DDoS: How to Report the Details When it comes to reporting cyber-attack activity to the Securities and Exchange Commission, U.S. banking institutions should avoid a boiler-plate approach and be mindful of the details, says Doug Johnson, who oversees risk management policy for the American Bankers Association. "The SEC back in October of 2011 clarified existing rules and guidance as it related to what an institution that's publicly traded has to do, in terms of responsibility for reporting these types of events," Johnson says during an interview with Information Security Media Group (transcript below). That disclosure, he adds, needs to be tailored to a company's individual circumstances (see Top Banks Offer New DDoS Details). "The institution should avoid the boiler-plate language associated with the attack," Johnson explains. "They should describe what the attack looked like, what the materiality was, what the company has done to address those risks, and what the costs and consequences to the company would be." As distributed-denial-of-service attacks continue to strike financial institutions of all sizes, publicly traded institutions have certain reporting obligations set by the SEC they must keep in mind, he adds. Failing to adhere to those reporting requirements could result in fines and penalties later down the road, Johnson says. During this interview, Johnson also reviews: • How banking institutions should communicate about an attack with customers and the general public; • The challenges banking institutions face when it comes to sharing too much information; • Why collaborating with industry peers, law enforcement and banking industry groups is becoming increasingly critical. Johnson leads the ABA's enterprise risk, physical and cyber security, business continuity and resiliency policy and fraud deterrence efforts. He has assisted in the ABA's release of a series of resources designed to help deter bank robberies, assess information technology risk, deter phishing, safeguard customer information and buttress emergency preparedness. He also represents the ABA on the Financial Services Sector Coordinating Council, which advises the federal bank regulatory agencies on homeland security and critical infrastructure protection issues, and he serves on the BITS/Financial Services Roundtable Security Steering Committee, in addition to his involvement with FS-ISAC. Cyberthreat Landscape TRACY KITTEN: Can you give us a brief overview of the current landscape and the cybersecurity concerns banking institutions are most focused on? DOUG JOHNSON: First, I think that you're correct in portraying the majority of the cyber-attacks as being disruptions of systems, rather than intrusions of systems. But that doesn't mean that disruptions and intrusions can't happen at the same time, and I think that's one thing that we, as banking companies, are very, very mindful of - the fact that these attacks are becoming increasingly sophisticated. With their sophistication, they could take on various different types of attack vectors. They can attempt to disrupt, as well as intrude, systems, so we need to be aware of both. We need to be aware that the volume of attacks is going to be increasing as well, as we've seen over the course of the last year. Attacks will take multiple fronts.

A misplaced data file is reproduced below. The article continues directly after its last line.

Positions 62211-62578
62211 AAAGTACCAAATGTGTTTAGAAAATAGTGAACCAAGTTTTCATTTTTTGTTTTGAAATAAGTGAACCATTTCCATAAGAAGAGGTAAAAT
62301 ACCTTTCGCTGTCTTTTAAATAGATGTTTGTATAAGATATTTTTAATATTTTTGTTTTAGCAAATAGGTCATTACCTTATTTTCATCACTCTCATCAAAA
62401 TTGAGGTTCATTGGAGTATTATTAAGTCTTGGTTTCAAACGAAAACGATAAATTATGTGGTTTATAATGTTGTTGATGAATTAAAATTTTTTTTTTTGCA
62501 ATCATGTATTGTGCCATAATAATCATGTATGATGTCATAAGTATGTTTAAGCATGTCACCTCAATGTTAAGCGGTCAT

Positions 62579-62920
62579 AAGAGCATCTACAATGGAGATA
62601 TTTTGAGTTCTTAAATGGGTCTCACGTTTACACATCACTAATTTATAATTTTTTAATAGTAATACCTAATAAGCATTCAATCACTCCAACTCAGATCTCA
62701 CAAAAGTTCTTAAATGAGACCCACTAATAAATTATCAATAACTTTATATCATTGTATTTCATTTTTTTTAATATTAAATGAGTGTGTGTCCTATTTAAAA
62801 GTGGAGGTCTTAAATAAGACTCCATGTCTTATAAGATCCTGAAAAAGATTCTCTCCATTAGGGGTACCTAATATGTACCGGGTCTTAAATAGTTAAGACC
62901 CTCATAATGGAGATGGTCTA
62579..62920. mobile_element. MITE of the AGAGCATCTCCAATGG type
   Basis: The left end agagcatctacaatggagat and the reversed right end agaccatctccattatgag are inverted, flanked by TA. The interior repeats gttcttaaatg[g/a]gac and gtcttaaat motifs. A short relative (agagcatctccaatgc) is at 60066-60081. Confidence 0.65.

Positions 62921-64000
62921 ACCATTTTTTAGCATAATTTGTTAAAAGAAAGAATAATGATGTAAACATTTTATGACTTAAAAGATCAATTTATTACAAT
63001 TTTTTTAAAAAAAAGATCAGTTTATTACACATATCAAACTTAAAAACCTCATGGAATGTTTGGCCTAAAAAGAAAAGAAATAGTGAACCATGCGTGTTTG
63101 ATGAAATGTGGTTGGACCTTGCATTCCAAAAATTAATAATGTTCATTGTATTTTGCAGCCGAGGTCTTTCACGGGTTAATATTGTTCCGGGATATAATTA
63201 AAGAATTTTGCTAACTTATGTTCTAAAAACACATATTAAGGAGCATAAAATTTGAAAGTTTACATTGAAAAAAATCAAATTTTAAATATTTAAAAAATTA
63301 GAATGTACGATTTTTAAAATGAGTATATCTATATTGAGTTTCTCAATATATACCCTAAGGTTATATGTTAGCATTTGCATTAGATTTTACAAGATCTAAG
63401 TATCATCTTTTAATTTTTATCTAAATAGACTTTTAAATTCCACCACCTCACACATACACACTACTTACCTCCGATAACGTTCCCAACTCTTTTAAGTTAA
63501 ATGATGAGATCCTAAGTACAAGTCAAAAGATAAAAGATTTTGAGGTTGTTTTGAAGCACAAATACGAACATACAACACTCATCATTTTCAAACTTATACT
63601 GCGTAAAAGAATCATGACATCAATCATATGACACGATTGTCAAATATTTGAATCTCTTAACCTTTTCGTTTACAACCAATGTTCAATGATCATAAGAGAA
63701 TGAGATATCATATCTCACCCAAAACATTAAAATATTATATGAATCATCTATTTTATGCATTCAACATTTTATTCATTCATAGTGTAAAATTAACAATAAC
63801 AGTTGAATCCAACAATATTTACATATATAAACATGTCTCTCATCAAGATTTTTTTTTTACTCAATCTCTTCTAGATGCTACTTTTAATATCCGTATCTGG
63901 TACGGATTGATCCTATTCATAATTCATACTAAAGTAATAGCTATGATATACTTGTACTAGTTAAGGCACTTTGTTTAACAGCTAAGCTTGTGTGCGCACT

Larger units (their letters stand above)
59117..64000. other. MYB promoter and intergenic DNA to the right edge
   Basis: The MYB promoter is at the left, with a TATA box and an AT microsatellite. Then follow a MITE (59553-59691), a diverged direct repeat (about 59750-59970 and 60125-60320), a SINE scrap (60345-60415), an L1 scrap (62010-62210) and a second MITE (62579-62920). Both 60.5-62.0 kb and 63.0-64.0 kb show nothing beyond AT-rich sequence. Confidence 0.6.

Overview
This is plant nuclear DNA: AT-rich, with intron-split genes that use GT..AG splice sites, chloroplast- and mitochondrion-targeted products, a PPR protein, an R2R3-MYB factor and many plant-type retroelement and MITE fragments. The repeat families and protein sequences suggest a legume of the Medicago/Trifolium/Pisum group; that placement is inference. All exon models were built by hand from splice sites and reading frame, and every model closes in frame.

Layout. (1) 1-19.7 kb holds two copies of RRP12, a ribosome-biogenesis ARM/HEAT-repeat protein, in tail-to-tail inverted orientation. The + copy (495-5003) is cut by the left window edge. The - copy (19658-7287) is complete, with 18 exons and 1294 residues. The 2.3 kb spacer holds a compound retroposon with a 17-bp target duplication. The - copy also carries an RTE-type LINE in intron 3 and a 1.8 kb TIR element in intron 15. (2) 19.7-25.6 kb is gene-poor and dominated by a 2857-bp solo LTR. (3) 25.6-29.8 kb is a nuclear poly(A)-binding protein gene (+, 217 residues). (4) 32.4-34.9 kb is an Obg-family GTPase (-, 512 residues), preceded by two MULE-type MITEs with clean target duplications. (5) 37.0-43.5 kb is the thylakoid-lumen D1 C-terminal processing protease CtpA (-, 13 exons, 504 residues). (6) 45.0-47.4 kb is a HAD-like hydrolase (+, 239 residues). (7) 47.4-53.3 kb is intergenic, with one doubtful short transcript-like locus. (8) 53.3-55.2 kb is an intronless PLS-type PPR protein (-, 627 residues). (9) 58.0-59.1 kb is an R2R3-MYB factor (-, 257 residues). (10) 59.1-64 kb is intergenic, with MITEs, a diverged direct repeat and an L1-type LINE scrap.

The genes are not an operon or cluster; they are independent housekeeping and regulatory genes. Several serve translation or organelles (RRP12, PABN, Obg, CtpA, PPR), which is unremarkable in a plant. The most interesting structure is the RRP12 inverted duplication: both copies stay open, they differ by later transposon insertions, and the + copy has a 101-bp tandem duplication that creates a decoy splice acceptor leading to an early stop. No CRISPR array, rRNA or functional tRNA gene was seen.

Reporting Responsibilities KITTEN: In late December, the Office of the Comptroller of the Currency reminded banking institutions that they're required to track and report DDoS and other cyber-attack activity. What exactly are banking institutions' reporting responsibilities? JOHNSON: There are a variety of different responsibilities. Some of the responsibilities do relate to the reporting of suspicious activity through suspicious activity reports. Some of them involve talking specifically to the field examination functions. Your primary federal regulators, obviously, have a very important role here, and the specific examiners that examine your institution are going to be very interested in whether or not you're being attacked as a company and what you're doing, essentially, to respond to that attack. Some institutions, because they're publicly traded, also have reporting responsibilities associated with security filings and the like. Source: http://www.bankinfosecurity.com/ddos-how-to-report-details-a-5720